As area temperatures flirt with all-time records amid an early summer heat wave, Strathcona County is asking people to reduce their water use.

The county announced Monday afternoon it is bringing in a “water restriction” that calls for residents to only use the resource for essential purposes.

“A water restriction requires reduction of non-essential water use,” the county said in a news release. “It differs from a water ban, which prohibits all non-essential water use.”

The county said the move is a precautionary measure aimed at maintaining acceptable levels in its reservoirs and ensuring there is no shortage of water for drinking, cooking and firefighting.

READ MORE: Soaring temps push western wildfire risk into ‘extremely extreme’ uncharted territory: experts 

The water restriction specifically affects Sherwood Park, Ardrossan, Josephburg, Half Moon Lake, Collingwood Cove, Antler Lake and Fultonvale.

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“Josephburg Co-op customers, country residential areas and residents who get water from truck-fills are also asked to reduce their water use,” the county said.

“With hot temperatures and the lack of rain, the regional water system is below normal levels.

“The restriction is required to ensure neighbouring communities and our own are able to keep up with demand.”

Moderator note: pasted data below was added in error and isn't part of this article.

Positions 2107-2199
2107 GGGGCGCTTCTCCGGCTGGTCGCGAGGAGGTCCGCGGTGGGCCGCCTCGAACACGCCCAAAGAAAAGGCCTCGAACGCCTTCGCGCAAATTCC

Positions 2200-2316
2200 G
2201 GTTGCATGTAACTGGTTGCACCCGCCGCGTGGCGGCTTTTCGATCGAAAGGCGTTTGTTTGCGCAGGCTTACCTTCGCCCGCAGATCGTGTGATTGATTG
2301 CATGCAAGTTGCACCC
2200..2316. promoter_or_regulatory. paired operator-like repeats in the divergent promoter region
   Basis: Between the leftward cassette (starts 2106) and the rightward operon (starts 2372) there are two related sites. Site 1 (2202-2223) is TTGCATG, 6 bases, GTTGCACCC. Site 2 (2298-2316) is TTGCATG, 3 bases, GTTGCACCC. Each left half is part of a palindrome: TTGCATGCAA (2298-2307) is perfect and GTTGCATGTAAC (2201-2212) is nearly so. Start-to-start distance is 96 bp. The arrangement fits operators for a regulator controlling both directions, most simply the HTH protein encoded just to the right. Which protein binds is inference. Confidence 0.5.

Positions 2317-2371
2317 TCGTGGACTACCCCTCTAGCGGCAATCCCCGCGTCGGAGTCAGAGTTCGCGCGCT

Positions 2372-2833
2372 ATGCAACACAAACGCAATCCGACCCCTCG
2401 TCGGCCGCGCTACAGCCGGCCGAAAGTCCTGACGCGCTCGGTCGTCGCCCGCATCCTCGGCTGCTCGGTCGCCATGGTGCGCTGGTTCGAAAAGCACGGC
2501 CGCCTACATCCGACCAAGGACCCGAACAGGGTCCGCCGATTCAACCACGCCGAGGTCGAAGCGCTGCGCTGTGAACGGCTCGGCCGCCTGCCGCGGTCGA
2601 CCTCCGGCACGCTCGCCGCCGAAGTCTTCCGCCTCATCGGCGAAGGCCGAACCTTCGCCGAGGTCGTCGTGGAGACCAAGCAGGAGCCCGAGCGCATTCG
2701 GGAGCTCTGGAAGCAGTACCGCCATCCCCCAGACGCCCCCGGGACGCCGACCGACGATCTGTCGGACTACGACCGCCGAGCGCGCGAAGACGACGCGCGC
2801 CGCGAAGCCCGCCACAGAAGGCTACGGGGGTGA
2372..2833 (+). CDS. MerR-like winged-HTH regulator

READ MORE: ‘Historic’ heat wave in Western Canada might not lift for days, forecasters say

Until the restriction is lifted, people are asked to reduce or suspend all non-essential water use for things like watering lawns, long showers, washing cars or driveways, washing clothes or dishes and filling pools or hot tubs.

“Residents can make a big difference by restricting water use,” said Strathcona County water and wastewater manager Tammy Lockhart.

“All water conservation measures will help decrease the demand on the water system, especially during those peak water consumption periods from 7 a.m. to 9 a.m., and 5 p.m. to 7 p.m.”

Watch below: Some Global News videos about the ongoing heat wave in Western Canada.

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The county is also closing a number of spray parks in Sherwood Park on Monday in an effort to conserve water.

“The RE/MAX spray park in Broadmoor Lake Park and ArrKann Spray Park in Ardrossan Regional Park will remain open as they use recirculated water,” the county noted, however. “The hours have now been extended from 9 a.m. to 9 p.m.”

The county added it is suspending the use of potable water for a number of municipal tasks but noted that park-watering trucks that use non-potable water will continue to operate amid the restriction.

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“If residents see someone using a lot of water, they are encouraged to let the water user know about the water restriction, or, if necessary, call utilities (at) 780-467-7785,” the county said.

“As the heat wave continues, residents are reminded to look out for each other during this extreme weather.

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